New Series Rewatch: The Next Doctor

We’re back, with our new Doctor Who rewatch! Today we’re watching the 2008 Christmas Special, The Next Doctor, guest starring David Morrissey as…well…the Doctor. Or is it? Let’s get started!

Spoilers ahead for anyone who has not watched this episode!

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Christmas Eve, 1851, finds the Doctor landing in London, where he hears a woman calling his name.  Her name is Rosita, and it seems she isn’t calling for him—and moments later, another Doctor runs up.  He has his own sonic screwdriver, and tells Rosita to go back to the TARDIS, and calls himself a Time Lord, and even uses the Tenth Doctor’s catchphrase (“Allons-y!”), but there’s no time to talk; they are dealing with a monster: a primitive, half-converted form of Cyberman!  The new Doctor lassos it, and is dragged up the side of a building, with the Tenth Doctor hanging on for life.  The creature drags them through the building’s upper floor; just before it can pull them out the window, Rosita arrives with an axe and cuts the rope.  She is unamused, but they are simply glad to be alive.

The new Doctor introduces Rosita as his faithful companion, before she returns to the newcomer’s TARDIS.  The two Doctors compare notes, but the Tenth Doctor is dismayed to see that the newcomer doesn’t remember being him; he cautiously calls himself John Smith instead.  The new Doctor claims that he has amnesia; he doesn’t remember anything before the coming of the Cybermen, who fell from the sky, and did something to his memory.  He does acknowledge, though, that John Smith may know about his past, before departing himself.  Elsewhere, the creature—called a Cybershade—shows its footage to the Cybermen, who pinpoint the new Doctor as their enemy, the Doctor.  With their human ally, Miss Mercy Hartigan, they plan an attack for 1400 hours.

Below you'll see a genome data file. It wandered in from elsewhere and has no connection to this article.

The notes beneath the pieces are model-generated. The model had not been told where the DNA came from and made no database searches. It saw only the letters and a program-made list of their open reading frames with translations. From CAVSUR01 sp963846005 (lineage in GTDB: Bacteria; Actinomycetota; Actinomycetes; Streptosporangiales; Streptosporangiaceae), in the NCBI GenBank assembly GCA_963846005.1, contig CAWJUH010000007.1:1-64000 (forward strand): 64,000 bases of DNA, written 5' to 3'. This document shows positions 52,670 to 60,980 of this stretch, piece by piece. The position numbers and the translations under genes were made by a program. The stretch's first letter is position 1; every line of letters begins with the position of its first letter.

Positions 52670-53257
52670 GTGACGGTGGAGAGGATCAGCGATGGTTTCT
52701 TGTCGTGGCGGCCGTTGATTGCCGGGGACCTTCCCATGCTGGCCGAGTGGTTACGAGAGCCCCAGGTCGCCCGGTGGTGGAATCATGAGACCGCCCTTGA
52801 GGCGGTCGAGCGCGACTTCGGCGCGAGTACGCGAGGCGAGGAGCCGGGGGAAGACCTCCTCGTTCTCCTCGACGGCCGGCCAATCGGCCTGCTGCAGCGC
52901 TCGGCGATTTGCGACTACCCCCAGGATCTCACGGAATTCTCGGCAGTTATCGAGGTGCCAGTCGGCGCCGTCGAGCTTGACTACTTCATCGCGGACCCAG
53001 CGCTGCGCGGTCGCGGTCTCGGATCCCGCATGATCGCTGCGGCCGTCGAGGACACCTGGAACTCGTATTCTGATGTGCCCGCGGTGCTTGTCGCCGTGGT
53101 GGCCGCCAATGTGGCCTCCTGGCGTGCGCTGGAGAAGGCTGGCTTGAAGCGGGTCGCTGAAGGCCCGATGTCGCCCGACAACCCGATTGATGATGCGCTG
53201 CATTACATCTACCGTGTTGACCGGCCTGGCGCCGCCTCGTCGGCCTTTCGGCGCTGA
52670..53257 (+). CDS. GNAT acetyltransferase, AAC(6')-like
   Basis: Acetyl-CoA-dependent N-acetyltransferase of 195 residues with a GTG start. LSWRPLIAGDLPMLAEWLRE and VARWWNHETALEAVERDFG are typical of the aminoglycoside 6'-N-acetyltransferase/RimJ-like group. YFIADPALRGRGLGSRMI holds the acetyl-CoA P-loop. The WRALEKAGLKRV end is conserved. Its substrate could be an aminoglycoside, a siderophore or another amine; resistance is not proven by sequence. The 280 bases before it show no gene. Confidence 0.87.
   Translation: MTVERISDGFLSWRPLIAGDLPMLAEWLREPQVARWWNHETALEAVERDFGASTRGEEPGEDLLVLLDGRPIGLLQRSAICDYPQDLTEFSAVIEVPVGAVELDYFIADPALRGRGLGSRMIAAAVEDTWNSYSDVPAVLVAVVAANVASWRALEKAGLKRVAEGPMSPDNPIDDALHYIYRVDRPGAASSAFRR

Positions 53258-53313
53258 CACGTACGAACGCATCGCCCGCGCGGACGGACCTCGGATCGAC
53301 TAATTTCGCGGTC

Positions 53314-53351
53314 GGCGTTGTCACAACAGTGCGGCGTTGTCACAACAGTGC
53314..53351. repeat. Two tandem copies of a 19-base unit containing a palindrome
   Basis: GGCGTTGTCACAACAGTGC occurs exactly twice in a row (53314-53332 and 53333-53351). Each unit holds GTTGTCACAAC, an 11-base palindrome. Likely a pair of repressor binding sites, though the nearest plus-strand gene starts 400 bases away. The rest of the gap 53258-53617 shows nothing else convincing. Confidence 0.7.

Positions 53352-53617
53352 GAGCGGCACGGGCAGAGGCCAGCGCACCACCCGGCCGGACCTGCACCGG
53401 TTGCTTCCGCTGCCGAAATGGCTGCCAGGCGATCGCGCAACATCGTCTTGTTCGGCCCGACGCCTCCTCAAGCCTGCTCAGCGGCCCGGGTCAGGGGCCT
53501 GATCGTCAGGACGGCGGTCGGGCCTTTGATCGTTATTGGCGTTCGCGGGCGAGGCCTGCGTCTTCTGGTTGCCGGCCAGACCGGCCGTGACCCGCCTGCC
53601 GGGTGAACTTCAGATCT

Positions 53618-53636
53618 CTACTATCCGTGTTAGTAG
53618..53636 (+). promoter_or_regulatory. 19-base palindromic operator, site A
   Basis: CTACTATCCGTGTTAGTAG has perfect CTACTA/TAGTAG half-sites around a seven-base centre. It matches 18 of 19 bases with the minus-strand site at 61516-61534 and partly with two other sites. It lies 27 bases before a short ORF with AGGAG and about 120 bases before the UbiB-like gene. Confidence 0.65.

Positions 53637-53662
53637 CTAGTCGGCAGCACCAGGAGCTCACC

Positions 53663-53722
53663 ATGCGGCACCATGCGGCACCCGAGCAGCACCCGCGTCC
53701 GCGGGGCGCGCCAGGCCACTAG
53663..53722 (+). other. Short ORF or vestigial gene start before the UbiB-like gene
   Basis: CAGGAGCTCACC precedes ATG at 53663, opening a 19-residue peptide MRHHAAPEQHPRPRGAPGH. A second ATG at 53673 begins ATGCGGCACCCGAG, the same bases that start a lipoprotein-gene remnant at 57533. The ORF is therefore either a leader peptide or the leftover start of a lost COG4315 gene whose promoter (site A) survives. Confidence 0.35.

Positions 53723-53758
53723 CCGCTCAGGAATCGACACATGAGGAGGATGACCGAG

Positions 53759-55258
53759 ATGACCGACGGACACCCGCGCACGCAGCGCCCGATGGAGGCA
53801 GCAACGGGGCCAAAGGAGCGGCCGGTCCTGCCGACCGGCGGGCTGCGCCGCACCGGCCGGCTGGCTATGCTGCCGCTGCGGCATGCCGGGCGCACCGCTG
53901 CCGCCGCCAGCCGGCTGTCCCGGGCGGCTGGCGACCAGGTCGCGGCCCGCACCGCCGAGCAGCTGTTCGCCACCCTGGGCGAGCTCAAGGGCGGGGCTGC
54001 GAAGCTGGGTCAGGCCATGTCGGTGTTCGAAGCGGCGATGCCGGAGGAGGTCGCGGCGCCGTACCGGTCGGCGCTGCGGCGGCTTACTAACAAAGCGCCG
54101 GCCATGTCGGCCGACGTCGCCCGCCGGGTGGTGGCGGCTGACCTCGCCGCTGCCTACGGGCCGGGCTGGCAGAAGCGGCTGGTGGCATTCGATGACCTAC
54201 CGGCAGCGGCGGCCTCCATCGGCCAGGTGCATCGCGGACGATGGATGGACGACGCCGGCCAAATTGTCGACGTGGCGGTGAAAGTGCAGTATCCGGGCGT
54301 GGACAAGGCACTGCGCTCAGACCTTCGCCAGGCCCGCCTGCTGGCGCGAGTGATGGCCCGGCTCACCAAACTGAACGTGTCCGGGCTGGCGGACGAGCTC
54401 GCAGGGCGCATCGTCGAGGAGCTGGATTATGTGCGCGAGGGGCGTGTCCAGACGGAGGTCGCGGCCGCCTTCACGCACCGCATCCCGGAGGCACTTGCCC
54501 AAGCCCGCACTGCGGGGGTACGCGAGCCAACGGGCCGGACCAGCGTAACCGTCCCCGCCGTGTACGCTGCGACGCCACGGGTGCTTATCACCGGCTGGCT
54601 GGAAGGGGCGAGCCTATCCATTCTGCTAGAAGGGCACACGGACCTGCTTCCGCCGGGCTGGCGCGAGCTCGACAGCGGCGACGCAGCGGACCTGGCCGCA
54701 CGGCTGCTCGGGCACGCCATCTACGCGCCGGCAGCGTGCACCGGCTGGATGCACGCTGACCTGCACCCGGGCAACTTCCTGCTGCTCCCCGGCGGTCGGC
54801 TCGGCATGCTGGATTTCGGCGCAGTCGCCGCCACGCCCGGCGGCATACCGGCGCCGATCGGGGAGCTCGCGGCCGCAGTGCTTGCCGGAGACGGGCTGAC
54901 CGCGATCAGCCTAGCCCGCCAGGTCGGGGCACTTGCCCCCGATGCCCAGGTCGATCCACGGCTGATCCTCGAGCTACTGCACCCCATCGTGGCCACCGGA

At 1400 hours, a funeral procession for the deceased Reverend Aubrey Fairchild wends its way to the cemetery, leaving the Reverend’s house unguarded.  The new Doctor goes to check it out, but the Tenth Doctor beats him there; he sees that the new Doctor’s Sonic Screwdriver is a regular screwdriver, which is “sonic” because it makes a sound when tapped.  Together the duo search the house for information on a man named Jackson Lake, who arrived in London three weeks ago before being killed by the Cybermen; but Lake’s body was never found.  This kicked off a series of murders and child abductions that led to the Reverend’s death by electrocution.  The Tenth Doctor notices that the new Doctor has a fob watch, which may be a chameleon arch focus; but when he opens it, it is normal and not in good repair.  The new Doctor’s memories are hinting at the Doctor’s history, though.  The Tenth Doctor finds strange items in a desk drawer:  Cybermen infostamps, which contain historical information about the era.  The new Doctor remembers that he was holding one when he lost his memory, which he also refers to as his regeneration.  He pleads with John Smith for help.  However, they are attacked by Cybermen, and forced to run.  Trapped upstairs, the Tenth Doctor finds that they are not after him, but the other Doctor.  The new Doctor overloads one of the infostamps, and its energy release destroys the Cybermen.  He comments that he did this once before.